"Victim" is not a boolean variable. Some victims aren't to blame, sure, but some are partly or wholly to blame for what happens to them. Easy example: the courts decided that George Zimmerman was entitled to defend himself with lethal force against Trayvon Martin. Do you think that he, as a victim, was entirely blameless?

The server is down, money is not being made, and you want me to fix what?

Ian Johnston Silver badge

Every time I have to plug in a 3.5mm jack to something with multiple ports, it's like I'm in some kind of quantum hell. It's just random whether I get the right one or not.

And if you're using Linux, the effects will be completely random as well.

Tried to make an import Zoom call with Xubuntu yesterday. Previous one worked fine. For important one, the system would only let Zoom choose the webcam as microphone, but would only show input from the actual microphone.

BOFH: But we think the UK tax authorities would be VERY interested in how we used COVID support packages

Ian Johnston Silver badge

Re: Special Compliance

Their investigators were seriously impressive people, backed up by a bunch of ex-services personnel whose job was to stand behind the investigators looking Very Big And Scary during interviews.

Though of course if you were lucky you got Call-Me-Dave and a few billion written off instead.

NASA to return to the Moon by 2024. One problem with that, says watchdog: All of it

Ian Johnston Silver badge

Re: Get real.

Agreed. Apollo cost 2.5% of GDP, on average, for ten years. That would be $500bn per year at the moment, which sounds like a lot until you remember that the US spends half as much again on its military.

SOP for NASA for decades seems to have been "Announce new launch system, with grandiose plans. Make half hearted efforts to implement it. Cancel. Lather, repeat". It's now forty years since they introduced a human carrying vehicle and ten years since they had one working.

The Audacity: Audio tool finds new and exciting ways to annoy contributors with a Contributor License Agreement

Ian Johnston Silver badge

Since similar damage is being done at Musescore, I expect/hope that will fork as well.

Who gave dusty Soviet-era spacecraft that unwanted lick of paint? It was an idiot, with a spraycan, in Baikonur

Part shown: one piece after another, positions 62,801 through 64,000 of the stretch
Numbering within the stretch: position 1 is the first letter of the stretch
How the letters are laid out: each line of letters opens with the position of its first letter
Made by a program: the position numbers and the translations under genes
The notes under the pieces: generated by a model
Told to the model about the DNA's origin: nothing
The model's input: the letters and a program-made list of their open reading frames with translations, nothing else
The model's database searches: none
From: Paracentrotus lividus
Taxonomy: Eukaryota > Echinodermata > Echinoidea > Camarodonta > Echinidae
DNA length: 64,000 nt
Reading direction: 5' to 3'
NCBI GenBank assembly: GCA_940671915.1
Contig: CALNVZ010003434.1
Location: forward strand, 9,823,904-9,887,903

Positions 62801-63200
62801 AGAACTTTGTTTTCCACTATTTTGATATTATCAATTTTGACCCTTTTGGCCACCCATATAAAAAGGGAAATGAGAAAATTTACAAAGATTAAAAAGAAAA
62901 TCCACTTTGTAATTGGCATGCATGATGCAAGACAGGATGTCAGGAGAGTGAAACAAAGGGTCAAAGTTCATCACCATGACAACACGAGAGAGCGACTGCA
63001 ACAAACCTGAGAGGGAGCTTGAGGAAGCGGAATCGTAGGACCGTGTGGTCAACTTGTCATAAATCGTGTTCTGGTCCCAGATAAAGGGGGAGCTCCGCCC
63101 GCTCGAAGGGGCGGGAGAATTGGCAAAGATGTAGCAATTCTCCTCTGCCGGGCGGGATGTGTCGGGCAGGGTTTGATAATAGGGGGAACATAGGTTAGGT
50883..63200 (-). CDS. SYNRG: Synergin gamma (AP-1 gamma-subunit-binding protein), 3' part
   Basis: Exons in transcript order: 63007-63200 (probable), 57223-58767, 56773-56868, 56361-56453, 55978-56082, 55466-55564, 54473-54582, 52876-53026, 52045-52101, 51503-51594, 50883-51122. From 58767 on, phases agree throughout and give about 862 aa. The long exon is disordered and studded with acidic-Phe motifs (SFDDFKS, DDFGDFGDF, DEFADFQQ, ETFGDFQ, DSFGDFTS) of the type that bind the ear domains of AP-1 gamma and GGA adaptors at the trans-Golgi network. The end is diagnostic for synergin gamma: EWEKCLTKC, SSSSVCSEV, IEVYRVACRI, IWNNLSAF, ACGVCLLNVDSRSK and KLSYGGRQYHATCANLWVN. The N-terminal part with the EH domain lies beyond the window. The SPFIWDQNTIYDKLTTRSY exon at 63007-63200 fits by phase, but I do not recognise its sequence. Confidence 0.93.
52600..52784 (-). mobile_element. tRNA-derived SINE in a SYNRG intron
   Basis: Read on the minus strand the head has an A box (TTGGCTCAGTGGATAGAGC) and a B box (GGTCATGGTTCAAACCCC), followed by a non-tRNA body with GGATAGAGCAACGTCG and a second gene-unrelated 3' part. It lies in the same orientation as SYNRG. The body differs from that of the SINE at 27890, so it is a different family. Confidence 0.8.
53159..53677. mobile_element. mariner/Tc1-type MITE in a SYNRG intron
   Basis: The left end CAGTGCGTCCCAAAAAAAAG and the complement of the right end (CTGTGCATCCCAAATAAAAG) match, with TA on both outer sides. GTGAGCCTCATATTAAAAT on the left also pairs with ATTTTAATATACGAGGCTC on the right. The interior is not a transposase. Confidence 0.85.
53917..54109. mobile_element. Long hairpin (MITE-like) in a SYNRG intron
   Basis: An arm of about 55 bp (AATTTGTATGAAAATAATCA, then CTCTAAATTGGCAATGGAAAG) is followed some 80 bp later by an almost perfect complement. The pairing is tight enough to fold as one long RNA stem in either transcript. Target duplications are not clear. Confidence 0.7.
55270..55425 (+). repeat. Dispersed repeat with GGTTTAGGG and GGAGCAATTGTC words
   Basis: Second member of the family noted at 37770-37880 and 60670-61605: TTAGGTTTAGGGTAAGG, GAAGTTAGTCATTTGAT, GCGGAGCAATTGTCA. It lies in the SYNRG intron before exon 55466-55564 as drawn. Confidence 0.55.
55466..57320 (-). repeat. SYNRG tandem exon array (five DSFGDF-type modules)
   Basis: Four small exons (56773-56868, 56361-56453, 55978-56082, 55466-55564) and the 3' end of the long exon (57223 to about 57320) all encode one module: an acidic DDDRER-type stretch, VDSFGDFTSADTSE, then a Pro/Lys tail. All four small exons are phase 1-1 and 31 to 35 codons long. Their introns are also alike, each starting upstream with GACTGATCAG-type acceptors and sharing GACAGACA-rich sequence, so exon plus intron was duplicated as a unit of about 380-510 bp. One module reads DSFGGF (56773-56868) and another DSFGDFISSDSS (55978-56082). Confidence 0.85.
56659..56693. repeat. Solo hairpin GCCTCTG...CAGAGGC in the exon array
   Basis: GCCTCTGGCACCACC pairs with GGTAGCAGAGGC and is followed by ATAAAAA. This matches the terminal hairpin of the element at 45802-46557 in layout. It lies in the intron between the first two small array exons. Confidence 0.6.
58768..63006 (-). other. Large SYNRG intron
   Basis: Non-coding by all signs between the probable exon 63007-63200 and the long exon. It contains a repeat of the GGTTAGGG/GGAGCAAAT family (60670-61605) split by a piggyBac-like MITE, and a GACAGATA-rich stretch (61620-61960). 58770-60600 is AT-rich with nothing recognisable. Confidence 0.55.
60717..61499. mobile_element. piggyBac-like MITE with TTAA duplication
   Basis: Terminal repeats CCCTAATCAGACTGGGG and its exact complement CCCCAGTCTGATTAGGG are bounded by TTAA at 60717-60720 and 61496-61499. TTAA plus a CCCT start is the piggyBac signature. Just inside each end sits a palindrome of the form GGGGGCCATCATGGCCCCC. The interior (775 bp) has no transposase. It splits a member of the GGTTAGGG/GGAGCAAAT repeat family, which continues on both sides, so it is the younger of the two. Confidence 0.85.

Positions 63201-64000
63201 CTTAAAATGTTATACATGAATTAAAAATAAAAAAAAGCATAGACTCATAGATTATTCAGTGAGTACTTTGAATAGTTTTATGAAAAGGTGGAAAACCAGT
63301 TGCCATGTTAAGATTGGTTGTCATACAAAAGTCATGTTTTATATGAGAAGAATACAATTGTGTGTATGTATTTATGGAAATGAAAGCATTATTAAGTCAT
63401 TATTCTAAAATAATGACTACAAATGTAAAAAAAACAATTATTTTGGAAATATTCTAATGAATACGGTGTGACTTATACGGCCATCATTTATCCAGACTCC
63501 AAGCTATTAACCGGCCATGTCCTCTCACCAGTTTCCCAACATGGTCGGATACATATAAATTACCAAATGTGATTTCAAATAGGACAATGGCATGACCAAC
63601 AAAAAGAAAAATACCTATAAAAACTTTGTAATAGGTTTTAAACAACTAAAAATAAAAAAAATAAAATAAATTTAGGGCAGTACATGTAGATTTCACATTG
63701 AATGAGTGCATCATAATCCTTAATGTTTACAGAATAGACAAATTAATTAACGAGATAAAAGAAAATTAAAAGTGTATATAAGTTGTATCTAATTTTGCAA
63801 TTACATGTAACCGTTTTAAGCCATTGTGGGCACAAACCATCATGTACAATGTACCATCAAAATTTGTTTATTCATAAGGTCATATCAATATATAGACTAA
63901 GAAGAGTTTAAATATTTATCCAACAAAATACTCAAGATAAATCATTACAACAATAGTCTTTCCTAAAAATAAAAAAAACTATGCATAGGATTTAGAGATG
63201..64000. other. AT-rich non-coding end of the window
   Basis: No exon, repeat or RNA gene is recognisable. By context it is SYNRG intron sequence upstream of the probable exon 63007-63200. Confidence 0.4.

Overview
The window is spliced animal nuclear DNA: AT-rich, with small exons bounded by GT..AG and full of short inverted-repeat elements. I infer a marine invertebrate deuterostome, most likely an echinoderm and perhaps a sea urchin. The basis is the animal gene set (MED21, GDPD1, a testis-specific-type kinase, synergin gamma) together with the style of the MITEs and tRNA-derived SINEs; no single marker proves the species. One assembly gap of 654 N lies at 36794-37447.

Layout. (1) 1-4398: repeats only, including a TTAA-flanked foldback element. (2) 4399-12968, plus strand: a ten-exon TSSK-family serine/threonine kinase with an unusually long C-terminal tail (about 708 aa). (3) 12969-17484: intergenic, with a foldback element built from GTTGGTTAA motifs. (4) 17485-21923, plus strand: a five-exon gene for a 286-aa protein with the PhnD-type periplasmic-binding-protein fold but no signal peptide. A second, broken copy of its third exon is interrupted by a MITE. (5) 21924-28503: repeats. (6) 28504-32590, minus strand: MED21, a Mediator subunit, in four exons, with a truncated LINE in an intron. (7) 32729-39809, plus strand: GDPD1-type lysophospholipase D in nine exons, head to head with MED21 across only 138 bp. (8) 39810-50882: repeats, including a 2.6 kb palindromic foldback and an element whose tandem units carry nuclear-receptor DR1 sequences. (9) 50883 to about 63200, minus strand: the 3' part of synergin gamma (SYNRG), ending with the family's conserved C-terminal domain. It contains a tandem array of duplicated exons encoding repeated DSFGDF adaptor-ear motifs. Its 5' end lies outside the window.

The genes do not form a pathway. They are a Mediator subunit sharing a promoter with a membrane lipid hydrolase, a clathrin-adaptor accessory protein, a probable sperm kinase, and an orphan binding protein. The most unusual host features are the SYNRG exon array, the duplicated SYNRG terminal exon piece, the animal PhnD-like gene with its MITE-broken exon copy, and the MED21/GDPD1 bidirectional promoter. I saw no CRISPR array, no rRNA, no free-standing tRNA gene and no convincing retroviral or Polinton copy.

Ian Johnston Silver badge

Re: Soviet tech..

In many ways the Buran was better than the Space Shuttle.

Tesla owners win legal fight after software update crippled older Model S batteries

Ian Johnston Silver badge

Re: Carbon neutral

I'm getting a lift with my next door neighbour later today. She has a car (obviously) and an electricity supply. However, since the electricity supply is in her 1st floor flat, and the car lives in whichever space she can find along 200m of residents' parking spaces, charging an EV would be a whisker difficult.

So she has a petrol car. No petrol pump, true, but since recharging with petrol takes about 3 minutes, that's not really an issue.

All that Lego has a purpose: Researchers find that spatial memory improves kids' mathematical powers

Ian Johnston Silver badge

Before getting all excited by this, I would like to know how, exactly, they defined "maths". Just arithmetic?

NASA ups price of a private stay aboard the ISS to reflect true expense of keeping tourists alive in space

Ian Johnston Silver badge

Re: Why bother?

Why bother going to space, it's just a bunch of big empty nothingness.

To be fair, so is Swindon - and lots of people go there.

'A massive middle finger': Open-source audio fans up in arms after Audacity opts to add telemetry capture

Ian Johnston Silver badge

Re: Good idea, badly communicated and implemented

I'm also a long-time MuseScore user. I was happy enough to throw them a few quid every so often when they were volunteers, but I'm damned if I'll line the pockets of the greedy bastards at Ultimate Guitar.

Audacity 'scared and excited' to be bought and brought under Muse Group's roof, promises to stay free and open source

Ian Johnston Silver badge

Re: Is this good news?

In the case of Musescore they cashed in by making subscription-only all the thousands of scores which had been created and submitted for free by users of musescore.com. "Evil bastards" doesn't begin to describe these people. Audacity is fucked.

39 Post Office convictions quashed after Fujitsu evidence about Horizon IT platform called into question

Ian Johnston Silver badge